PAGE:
|The ICD-10 Classification of Mental and Behavioural
World Health Organization, Geneva, 1992
F42 Obsessive-Compulsive Disorder
The essential feature of this disorder is recurrent obsessional
thoughts or compulsive acts. (For brevity, "obsessional"
will be used subsequently in place of
"obsessive-compulsive" when referring to symptoms.)
Obsessional thoughts are ideas, images or impulses that enter the
individual's mind again and again in a stereotyped form. They are
almost invariably distressing (because they are violent or
obscene, or simply because they are perceived as senseless) and
the sufferer often tries, unsuccessfully, to resist them. They
are, however, recognized as the individual's own thoughts, even
though they are involuntary and often repugnant. Compulsive acts
or rituals are stereotyped behaviours that are repeated again and
again. They are not inherently enjoyable, nor do they result in
the completion of inherently useful tasks. The individual often
views them as preventing some objectively unlikely event, often
involving harm to or caused by himself or herself. Usually, though
not invariably, this behaviour is recognized by the individual as
pointless or ineffectual and repeated attempts are made to resist
it; in very long-standing cases, resistance may be minimal.
Autonomic anxiety symptoms are often present, but distressing
feelings of internal or psychic tension without obvious autonomic
arousal are also common. There is a close relationship between
obsessional symptoms, particularly obsessional thoughts, and
depression. Individuals with obsessive-compulsive disorder often
have depressive symptoms, and patients suffering from recurrent
depressive disorder may develop obsessional thoughts during their
episodes of depression. In either situation, increases or
decreases in the severity of the depressive symptoms are generally
accompanied by parallel changes in the severity of the obsessional
Obsessive-compulsive disorder is equally common in men and
women, and there are often prominent anankastic features in the
underlying personality. Onset is usually in childhood or early
adult life. The course is variable and more likely to be chronic
in the absence of significant depressive symptoms.
For a definite diagnosis, obsessional symptoms or compulsive
acts, or both, must be present on most days for at least 2
successive weeks and be a source of distress or interference with
activities. The obsessional symptoms should have the following
(a) they must be recognized as the individual's own thoughts or
(b) there must be at least one thought or act that is still
resisted unsuccessfully, even though others may be present which
the sufferer no longer resists;
(c) the thought of carrying out the act must not in itself be
pleasurable (simple relief of tension or anxiety is not regarded
as pleasure in this sense);
(d) the thoughts, images, or impulses must be unpleasantly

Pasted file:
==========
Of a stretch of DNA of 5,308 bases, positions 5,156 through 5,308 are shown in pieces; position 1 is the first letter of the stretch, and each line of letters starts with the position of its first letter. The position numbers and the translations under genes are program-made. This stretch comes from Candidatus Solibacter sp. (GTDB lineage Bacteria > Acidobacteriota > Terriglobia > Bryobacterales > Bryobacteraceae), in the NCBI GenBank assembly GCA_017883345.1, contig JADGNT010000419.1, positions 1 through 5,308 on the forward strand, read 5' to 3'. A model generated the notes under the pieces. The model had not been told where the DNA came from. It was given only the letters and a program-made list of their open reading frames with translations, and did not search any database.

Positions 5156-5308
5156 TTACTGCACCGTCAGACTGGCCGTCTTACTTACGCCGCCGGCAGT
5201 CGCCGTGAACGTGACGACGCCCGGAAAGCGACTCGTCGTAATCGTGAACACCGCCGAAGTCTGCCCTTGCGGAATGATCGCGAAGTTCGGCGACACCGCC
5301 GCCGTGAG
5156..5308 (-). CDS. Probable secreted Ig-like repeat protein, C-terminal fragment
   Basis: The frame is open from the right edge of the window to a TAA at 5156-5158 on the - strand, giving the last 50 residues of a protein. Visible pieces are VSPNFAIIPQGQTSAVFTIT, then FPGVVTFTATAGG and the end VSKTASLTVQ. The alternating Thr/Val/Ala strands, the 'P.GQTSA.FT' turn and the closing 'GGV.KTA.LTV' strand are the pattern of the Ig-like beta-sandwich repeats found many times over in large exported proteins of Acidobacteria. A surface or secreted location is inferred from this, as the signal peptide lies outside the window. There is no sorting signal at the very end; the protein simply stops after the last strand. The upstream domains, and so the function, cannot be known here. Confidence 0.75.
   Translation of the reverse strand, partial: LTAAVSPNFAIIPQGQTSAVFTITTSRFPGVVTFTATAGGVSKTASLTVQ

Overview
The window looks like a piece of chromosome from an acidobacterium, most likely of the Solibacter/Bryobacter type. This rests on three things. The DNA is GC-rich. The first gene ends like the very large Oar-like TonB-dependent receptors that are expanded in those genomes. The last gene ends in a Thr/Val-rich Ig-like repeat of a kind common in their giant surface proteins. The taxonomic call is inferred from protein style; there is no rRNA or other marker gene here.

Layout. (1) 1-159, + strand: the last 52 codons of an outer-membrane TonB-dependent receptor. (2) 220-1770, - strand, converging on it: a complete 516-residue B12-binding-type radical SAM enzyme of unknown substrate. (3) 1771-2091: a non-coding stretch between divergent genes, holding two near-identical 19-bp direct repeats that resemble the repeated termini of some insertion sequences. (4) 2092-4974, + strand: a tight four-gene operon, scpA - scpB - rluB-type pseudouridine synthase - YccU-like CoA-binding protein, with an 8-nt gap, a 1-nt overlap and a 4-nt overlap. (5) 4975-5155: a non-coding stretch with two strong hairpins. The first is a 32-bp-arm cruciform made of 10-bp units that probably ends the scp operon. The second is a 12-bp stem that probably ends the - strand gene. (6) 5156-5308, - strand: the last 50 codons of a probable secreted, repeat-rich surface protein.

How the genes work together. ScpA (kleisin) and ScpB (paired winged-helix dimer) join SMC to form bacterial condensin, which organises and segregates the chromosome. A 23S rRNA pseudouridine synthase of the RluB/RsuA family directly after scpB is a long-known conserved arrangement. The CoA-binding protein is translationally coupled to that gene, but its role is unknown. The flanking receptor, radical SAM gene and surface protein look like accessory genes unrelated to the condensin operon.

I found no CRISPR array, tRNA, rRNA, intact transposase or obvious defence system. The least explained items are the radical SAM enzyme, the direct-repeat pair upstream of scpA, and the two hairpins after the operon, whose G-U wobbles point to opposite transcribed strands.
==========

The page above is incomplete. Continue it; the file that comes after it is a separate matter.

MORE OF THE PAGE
* anankastic neurosis
* obsessional neurosis
* obsessive-compulsive neurosis
Differentiating between obsessive-compulsive disorder and a
depressive disorder may be difficult because these two types of
symptoms so frequently occur together. In an acute episode of
disorder, precedence should be given to the symptoms that
developed first; when both types are present but neither
predominates, it is usually best to regard the depression as
In chronic disorders the symptoms that most frequently persist
in the absence of the other should be given priority.
Occasional panic attacks or mild phobic symptoms are no bar to
the diagnosis. However, obsessional symptoms developing in the
presence of schizophrenia, Tourette's syndrome, or organic mental
disorder should be regarded as part of these conditions.
Although obsessional thoughts and compulsive acts commonly
coexist, it is useful to be able to specify one set of symptoms as
predominant in some individuals, since they may respond to
F42.0 Predominantly Obsessional Thoughts Or Ruminations
These may take the form of ideas, mental images, or impulses to
act. They are very variable in content but nearly always
distressing to the individual. A woman may be tormented, for
example, by a fear that she might eventually be unable to resist
an impulse to kill the child she loves, or by the obscene or
blasphemous and ego-alien quality of a recurrent mental image.
Sometimes the ideas are merely futile, involving an endless and
quasi-philosophical consideration of imponderable alternatives.
This indecisive consideration of alternatives is an important
element in many other obsessional ruminations and is often
associated with an inability to make trivial but necessary
decisions in day-to-day living.
The relationship between obsessional ruminations and depression
is particularly close: a diagnosis of obsessive-compulsive
disorder should be preferred only if ruminations arise or persist
in the absence of a depressive disorder.
F42.1 Predominantly Compulsive Acts (Obsessional Rituals)
The majority of compulsive acts are concerned with cleaning
(particularly hand-washing), repeated checking to ensure that a
potentially dangerous situation has not been allowed to develop,
or orderliness and tidiness. Underlying the overt behaviour is a
fear, usually of danger either to or caused by the patient, and
the ritual act is an ineffectual or symbolic attempt to avert that
danger. Compulsive ritual acts may occupy many hours every day and
are sometimes associated with marked indecisiveness and slowness.
Overall, they are equally common in the two sexes but hand-washing
rituals are more common in women and slowness without repetition
is more common in men.
Compulsive ritual acts are less closely associated with
depression than obsessional thoughts and are more readily amenable
to behavioural therapies.
ICD-10 copyright © 1992 by World Health Organization.
Psychiatry copyright © (www.azpsychiatry.info)
by Dr. Manaan Kar Ray